I have to say that sometimes people do not really have a choice as they simply cannot afford lawyers.

Do you Bring your Witnesses or an expert?

Parties are sometimes reluctant to bring a witness with them to a mediation, fearing that they may not come across well and so weaken the case. Whilst this is an important consideration it may be that bringing a witness along will help your own side to take stock and consider the merits of your own case, leading to settlement. There is no right or wrong answer, but remember a mediation is not a mini trial.

You can minimise the risk by briefing the witness in advance and working out what role they will play. With regards to experts, obviously they can be very expensive and charge more than the lawyers! In a clinical negligence claim experts do not normally attend as they will have submitted expert reports. In a very high value claim, the parties might want to bring their expert to explain their case. I would caution against it unless in the most high value cases. We have had surveyors attend mediations in property cases and it can be helpful with a boundary dispute to measure up boundaries afterwards.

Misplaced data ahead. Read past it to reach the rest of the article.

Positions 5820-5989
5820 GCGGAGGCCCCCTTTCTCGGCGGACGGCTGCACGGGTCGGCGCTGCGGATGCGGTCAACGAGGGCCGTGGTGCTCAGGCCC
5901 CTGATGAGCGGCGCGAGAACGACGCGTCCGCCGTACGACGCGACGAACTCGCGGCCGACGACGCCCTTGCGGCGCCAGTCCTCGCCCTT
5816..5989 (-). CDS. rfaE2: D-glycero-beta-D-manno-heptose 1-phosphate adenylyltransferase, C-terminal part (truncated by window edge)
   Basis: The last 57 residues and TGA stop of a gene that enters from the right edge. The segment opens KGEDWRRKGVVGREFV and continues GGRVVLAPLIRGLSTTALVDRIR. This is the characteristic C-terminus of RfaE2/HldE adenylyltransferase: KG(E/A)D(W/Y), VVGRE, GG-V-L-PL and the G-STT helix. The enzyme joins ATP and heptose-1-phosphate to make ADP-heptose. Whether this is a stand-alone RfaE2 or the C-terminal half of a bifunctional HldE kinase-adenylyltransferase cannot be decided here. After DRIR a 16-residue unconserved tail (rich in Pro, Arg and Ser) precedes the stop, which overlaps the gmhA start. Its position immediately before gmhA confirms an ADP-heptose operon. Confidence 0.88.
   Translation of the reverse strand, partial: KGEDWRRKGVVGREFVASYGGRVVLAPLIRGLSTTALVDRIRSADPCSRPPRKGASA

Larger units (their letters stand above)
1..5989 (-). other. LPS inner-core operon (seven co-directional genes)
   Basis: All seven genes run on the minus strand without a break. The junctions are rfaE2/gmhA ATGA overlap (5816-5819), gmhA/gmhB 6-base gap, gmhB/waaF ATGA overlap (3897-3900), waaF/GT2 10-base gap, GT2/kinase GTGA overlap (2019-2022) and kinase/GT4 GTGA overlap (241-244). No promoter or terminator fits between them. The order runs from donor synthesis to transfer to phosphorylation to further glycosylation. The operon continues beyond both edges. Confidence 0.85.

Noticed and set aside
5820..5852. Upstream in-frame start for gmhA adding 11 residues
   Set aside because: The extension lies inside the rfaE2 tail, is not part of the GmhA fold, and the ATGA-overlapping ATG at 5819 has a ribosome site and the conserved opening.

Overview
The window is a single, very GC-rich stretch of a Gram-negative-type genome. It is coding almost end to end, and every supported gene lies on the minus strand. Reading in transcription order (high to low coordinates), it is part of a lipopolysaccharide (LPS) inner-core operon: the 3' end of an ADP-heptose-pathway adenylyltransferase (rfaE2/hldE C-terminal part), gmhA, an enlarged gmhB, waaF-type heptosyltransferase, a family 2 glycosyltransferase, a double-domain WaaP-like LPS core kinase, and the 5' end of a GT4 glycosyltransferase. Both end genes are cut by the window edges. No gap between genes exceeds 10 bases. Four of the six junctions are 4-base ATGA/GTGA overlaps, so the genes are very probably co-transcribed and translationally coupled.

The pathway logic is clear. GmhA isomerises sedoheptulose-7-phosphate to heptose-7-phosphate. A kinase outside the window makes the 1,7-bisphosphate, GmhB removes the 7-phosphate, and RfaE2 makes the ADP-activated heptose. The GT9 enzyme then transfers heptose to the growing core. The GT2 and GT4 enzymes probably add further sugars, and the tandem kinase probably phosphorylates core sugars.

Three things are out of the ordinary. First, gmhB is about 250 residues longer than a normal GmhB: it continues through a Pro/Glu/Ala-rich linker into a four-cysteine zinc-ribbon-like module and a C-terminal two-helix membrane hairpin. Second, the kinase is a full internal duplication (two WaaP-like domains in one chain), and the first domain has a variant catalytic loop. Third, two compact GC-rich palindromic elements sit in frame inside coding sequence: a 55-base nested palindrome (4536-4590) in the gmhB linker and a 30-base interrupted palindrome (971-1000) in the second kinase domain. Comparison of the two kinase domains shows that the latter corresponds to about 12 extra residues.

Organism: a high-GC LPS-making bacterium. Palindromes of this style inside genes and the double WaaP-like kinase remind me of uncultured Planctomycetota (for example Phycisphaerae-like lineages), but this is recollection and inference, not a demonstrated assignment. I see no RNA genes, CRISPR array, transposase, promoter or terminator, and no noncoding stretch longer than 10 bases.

Should the decision maker always be in attendance?

The mediator’s heart will sink if the parties do not bring with them someone with authority to make offers and ultimately settle the case. Sometimes it is not clear until late in the day that the person attending needs to speak to someone else such as a director of the business, family member or an insurer to agree a certain settlement or to sign the agreement. This can raise confidentiality issues. The reality is that it may not be economic for the decision maker to attend and with insurers it can work for the decision maker to be on the end of the telephone.

Obviously it is better to find out before the mediation or as early as possible during the process itself to establish what limits of authority the person has to resolve the matter.


It can be a battle to get the parties to agree to mediate so always think carefully about the troops you are sending to the battle as otherwise the opportunity to resolve matters may be wasted. By all means speak to the mediator in advance if you have any concerns about who will be attending. At ProMediate we can help.